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a proposal for an exhibition organized by Frauke Neumeyer and sponsored by the R.I.B.A. The exhibit is open at USC and travel to the R.I.B.A. next spring.

Never or nowhere else is Herakleites’ conclusion that everything is perpetually in flux more convincing than in Los Angeles.

Having grown up in Europe and been educated in the tradition of European architecture with all its burdens and obligations and its goal of Vitruvian perfection found in “firmitas, utilitas and venustas”, I knew that I could only overcome my culture shock upon arriving in LA by accepting the definitely different though equal worlds of California architecture.

Driving around Los Angeles gives the impression of endless possibilities with no legible tradition.  This, of course, is LA’s particular tradition: the lack of a perceptible or evident order is the order of the city.  The roots of the tradition don’t run into the depths of history.  Instead, they are to be found on the horizontal surface of the present, creating and recreating themselves daily. The main aspects of Southern California’s architecture (e.g. the region’s Spanish heritage, its taste for exotic styles, the craftsman tradition with Japanese influence, and the local varieties of modernisms, futurism and post-modernism) are not sequential, but co-existent, not based on each other, but mixed up together and continuously created.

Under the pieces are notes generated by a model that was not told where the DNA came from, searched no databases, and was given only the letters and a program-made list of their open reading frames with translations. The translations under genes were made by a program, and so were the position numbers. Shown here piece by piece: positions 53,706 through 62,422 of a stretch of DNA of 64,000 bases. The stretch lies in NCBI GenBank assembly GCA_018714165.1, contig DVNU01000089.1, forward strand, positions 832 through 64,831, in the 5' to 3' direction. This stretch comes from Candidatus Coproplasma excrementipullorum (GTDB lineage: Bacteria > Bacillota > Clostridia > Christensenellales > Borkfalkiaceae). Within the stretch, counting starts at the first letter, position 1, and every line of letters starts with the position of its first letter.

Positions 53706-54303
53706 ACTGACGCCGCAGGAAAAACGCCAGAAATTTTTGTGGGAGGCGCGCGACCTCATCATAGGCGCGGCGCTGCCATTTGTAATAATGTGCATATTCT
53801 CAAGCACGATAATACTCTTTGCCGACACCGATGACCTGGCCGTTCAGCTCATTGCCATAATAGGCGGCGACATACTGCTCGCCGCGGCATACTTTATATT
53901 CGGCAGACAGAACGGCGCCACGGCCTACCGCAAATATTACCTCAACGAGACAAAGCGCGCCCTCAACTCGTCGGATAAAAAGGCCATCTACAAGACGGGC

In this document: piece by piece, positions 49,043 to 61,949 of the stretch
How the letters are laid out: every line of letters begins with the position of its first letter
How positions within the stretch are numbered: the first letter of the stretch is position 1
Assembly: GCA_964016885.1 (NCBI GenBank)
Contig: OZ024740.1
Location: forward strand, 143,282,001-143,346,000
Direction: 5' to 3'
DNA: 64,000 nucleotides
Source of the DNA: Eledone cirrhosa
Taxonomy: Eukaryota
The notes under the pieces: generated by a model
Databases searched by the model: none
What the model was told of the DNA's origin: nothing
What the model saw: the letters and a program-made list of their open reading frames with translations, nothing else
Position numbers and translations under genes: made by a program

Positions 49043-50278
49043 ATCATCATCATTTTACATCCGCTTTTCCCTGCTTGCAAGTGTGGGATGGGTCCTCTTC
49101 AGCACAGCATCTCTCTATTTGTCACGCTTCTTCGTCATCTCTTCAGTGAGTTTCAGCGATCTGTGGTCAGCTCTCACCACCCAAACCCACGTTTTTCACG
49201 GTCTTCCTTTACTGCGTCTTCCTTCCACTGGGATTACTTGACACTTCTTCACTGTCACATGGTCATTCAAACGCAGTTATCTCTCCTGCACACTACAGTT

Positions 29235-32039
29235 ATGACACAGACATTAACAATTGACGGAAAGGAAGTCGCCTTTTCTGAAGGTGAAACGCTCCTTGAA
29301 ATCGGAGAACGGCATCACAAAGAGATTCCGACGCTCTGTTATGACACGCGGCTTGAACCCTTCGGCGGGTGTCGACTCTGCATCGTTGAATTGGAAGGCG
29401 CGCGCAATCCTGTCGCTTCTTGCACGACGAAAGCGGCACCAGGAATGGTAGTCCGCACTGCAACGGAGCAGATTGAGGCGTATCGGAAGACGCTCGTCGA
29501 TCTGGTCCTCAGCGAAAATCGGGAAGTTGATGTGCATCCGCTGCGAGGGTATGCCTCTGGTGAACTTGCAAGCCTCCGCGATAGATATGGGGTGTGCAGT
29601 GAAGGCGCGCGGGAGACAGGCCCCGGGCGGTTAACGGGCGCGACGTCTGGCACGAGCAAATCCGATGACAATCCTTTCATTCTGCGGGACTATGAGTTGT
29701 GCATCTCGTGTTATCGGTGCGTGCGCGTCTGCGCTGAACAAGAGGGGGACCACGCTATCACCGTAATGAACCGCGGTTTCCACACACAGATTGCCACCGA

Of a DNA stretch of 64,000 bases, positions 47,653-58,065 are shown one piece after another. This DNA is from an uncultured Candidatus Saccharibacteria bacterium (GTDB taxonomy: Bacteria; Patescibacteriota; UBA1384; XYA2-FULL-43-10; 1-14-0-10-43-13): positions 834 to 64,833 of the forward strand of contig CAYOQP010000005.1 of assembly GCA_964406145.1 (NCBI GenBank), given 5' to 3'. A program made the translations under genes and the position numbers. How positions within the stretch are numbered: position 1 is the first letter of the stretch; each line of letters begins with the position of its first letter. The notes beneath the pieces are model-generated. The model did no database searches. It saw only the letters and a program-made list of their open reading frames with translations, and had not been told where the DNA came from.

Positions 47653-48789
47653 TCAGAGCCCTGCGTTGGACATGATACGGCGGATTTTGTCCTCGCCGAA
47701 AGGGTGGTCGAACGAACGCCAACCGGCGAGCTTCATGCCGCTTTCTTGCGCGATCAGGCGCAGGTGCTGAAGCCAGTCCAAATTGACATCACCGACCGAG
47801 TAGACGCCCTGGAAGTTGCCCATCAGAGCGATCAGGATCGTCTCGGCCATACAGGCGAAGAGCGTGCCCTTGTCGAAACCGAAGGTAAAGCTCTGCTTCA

Beyond that, however, we must try to understand the conditions that have generated this apparent but not actual disorder: the varied landscape, with its smooth, soft colors, the benign climate, the sun, the dry deserts, and the earthquakes.  Disneyland, Hollywood, the freeways and the melting pot of 180 ethnic groups in LA County are other factors affecting architecture produced in Southern California.  These local conditions have influenced the Southern California style as much as any architects’ personal sensibilities.

None of the generation of architects working in this century to create a Southern California was a native Californian.  The range and variety of their backgrounds as well as their interest in what happens right here right now, rather than what happens elsewhere, helped to produce a diversity of forms, materials, and spatial relationships unique in all the world.

Like Greene & Greene, they tried to combine their skills in handicrafts and knowledge about Japanese architecture in distributing living spaces and combining inside and out.  Or, later, like Schindler and Neutra, they informed the creed of European modernism with their own comprehension of existing conditions to generate a variety of forms with a wide range of materials.

The houses in this exhibition are examples of the extent and breadth of the transformations of California conditions into architecture.  Some of the qualities they represent included a spatial inventiveness, an emphasis on or juxtaposition of contradictions, idiosyncratic choices of materials and colors, play with icons, and contextual responses to the local built and natural landscape.

(Ms. Neumeyer is an architect in Berlin who spent several years in LA.)

Frauke Neumeyer

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